Treating Ailments Beyond the Plate

While the 2024 theme “Beyond the Table,” examines food production and safety, naturopathic practitioners like Dr. Andrea Sullivan, of the Center for Natural Healing in Silver Spring, Maryland, examines the impact of life experiences when talking about nutrition. Sullivan looks at systemic racism, sexism, and socioeconomic challenges, as it relates to food choices and helps educate people on the importance of nutrition in overall health and wellness.

Dr.  Andrea Sullivan educates on the importance of healthy food choices, emphasizing that food is medicine.  (Courtesy of Sullivan via Facebook)
Dr. Andrea Sullivan educates on the importance of healthy food choices, emphasizing that food is medicine. (Courtesy of Sullivan via Facebook)

In her new book “The Sacrifices of Super Women: Natural Remedies to Restore Balance,” Sullivan navigates the landscape of homeopathic/naturopathic medicine, the cornerstone of her practice. She also discusses how to achieve adequate levels of nutrition using holistic practices versus allopathic medicine. Sullivan underscores the countless factors in our food that create disease, and the plethora of things that can also create wellness.

“Food is medicine. Thomas Edison said years ago that the doctors of the future will ultimately teach their patients about taking care of the frame of their bodies through food,” Sullivan told The Informer.

However, Sullivan said the relationship between Black women and nutritious foods is nuanced.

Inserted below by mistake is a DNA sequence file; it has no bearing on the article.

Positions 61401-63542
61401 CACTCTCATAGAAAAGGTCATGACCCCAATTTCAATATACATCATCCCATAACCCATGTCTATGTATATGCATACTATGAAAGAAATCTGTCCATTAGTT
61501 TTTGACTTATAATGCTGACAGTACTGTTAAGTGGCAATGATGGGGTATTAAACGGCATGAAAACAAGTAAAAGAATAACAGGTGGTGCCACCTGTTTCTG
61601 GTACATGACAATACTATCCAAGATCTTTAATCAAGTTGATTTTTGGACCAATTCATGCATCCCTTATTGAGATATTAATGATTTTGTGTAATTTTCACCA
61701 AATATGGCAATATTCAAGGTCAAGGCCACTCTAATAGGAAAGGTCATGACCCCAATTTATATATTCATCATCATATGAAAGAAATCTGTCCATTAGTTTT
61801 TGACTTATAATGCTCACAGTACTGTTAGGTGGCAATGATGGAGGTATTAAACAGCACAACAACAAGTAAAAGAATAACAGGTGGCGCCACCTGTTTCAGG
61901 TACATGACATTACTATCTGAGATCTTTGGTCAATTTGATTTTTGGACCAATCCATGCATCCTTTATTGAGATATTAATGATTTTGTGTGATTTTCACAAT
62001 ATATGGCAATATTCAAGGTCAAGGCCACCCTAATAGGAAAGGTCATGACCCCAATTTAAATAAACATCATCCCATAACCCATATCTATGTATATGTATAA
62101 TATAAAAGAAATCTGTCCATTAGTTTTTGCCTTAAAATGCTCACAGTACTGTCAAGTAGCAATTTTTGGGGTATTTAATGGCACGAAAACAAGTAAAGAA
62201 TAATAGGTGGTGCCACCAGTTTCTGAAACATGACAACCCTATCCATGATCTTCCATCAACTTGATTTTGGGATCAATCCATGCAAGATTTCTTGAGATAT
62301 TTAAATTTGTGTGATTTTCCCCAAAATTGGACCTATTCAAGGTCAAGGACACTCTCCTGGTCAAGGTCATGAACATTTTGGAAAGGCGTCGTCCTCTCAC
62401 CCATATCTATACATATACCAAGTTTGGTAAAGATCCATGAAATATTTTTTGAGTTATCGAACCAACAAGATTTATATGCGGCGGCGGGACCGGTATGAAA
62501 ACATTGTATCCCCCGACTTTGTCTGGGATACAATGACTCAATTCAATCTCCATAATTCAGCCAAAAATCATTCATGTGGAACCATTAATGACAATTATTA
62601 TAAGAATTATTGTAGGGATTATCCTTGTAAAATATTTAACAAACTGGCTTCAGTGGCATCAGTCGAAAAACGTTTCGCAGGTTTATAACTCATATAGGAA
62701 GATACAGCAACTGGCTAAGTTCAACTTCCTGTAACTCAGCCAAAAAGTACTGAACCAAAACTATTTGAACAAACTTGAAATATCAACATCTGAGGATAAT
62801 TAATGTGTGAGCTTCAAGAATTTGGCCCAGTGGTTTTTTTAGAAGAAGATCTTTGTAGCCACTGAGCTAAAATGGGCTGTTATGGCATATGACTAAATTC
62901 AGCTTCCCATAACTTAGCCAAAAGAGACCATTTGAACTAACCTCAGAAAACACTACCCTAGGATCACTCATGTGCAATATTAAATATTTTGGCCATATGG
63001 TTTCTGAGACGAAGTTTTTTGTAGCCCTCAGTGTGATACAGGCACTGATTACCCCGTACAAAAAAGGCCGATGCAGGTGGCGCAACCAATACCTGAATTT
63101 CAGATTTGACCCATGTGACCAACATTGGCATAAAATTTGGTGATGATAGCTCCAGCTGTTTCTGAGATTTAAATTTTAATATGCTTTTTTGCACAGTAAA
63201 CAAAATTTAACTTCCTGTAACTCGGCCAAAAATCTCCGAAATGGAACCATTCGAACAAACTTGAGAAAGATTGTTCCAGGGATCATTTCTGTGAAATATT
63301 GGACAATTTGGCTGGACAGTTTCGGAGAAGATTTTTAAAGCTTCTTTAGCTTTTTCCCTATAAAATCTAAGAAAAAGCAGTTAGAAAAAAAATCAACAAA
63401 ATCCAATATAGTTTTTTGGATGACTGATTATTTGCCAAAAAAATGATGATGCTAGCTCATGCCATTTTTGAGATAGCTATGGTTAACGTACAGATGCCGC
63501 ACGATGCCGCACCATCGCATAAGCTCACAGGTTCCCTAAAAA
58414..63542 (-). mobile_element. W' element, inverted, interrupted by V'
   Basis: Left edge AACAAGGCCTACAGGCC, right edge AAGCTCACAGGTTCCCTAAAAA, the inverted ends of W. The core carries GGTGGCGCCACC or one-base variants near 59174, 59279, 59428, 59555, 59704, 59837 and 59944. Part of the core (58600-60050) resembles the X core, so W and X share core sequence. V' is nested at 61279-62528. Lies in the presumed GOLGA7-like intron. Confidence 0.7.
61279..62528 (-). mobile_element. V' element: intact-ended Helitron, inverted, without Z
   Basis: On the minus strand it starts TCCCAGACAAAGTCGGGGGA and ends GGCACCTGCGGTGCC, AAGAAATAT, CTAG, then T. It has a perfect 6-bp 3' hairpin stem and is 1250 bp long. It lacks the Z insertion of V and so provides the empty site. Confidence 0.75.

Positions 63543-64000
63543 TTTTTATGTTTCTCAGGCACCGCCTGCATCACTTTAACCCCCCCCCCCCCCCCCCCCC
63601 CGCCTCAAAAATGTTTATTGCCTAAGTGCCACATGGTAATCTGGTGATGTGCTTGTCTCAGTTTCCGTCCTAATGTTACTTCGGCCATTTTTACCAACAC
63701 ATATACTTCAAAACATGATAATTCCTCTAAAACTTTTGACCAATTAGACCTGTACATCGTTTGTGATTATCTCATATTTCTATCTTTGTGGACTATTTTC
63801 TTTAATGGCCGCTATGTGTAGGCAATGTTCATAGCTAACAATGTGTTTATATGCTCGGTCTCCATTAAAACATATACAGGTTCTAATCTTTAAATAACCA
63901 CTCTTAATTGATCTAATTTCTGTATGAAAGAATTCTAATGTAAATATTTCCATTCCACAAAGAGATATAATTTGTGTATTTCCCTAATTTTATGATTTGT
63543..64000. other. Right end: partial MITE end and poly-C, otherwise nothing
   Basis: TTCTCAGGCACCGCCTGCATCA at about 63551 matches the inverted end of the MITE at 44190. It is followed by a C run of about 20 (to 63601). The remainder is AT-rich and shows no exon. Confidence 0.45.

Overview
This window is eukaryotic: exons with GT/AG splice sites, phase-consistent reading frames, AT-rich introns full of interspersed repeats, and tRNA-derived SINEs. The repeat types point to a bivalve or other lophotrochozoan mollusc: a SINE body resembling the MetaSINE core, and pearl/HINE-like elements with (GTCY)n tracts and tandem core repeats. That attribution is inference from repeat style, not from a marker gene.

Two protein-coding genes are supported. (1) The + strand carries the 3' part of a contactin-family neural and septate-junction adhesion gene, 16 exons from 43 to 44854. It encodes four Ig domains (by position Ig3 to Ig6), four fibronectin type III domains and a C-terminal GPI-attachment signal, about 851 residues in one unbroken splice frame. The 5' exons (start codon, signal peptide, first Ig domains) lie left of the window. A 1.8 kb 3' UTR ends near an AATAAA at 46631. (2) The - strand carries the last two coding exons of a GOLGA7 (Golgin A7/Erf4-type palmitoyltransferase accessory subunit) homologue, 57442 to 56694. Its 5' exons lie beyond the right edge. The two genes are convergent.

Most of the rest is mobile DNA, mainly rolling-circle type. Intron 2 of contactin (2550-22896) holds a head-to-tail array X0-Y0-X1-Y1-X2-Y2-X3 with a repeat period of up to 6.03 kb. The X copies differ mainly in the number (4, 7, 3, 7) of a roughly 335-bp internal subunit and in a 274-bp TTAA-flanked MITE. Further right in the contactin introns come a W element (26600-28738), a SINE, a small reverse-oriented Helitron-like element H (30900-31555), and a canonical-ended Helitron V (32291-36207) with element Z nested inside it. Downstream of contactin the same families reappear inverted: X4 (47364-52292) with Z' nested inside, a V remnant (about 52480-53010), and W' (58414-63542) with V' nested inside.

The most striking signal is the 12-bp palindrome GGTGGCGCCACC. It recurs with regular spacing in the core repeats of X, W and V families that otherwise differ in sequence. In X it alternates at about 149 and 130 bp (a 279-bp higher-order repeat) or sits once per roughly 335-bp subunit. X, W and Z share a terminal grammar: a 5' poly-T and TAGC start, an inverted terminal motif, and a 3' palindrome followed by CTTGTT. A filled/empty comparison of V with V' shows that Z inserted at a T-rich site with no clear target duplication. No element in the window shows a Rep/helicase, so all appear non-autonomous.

“African American women, because of the racism, because of the sexism, because of the stress of those two situations and their lifestyles, have historically gone to the foods that we had to eat at first, whether the pork chops or the bacon or whatever, to greasy foods, to salty foods, and now to foods that you can’t even pronounce,” she said.

Bouts of adversity lead to stress, and consequently, increase inflammation in the body.

These imbalances often encourage an urge for greasy, sweet, or fat-heavy comfort foods as a means to cope. However, these foods pose a threat to the body, as the additives and substances in today’s fast food and prepackaged items carry synthetic qualities that once digested, turn into fat that the body does not know how to process.

Sullivan urges that while many people are consumed with life’s stress factors, just a few small steps can help many achieve better nutritional intake and overall health. Baking instead of frying foods, reducing the use of salt, and combating sugar cravings by means of exercise, and even meditation are a few initial steps that will produce quality health.

“Everything you put in your mouth is either fighting disease or creating disease, everything. So, we have to start to make different choices,” said Sullivan. “Maybe we just buy one bushel of kale per week, literally, that’s organic. Maybe we just drink half of our body weight in ounces in terms of water. These are things that we can do that will change our health. You are responsible for your health, not your doctor. You are responsible for your health.”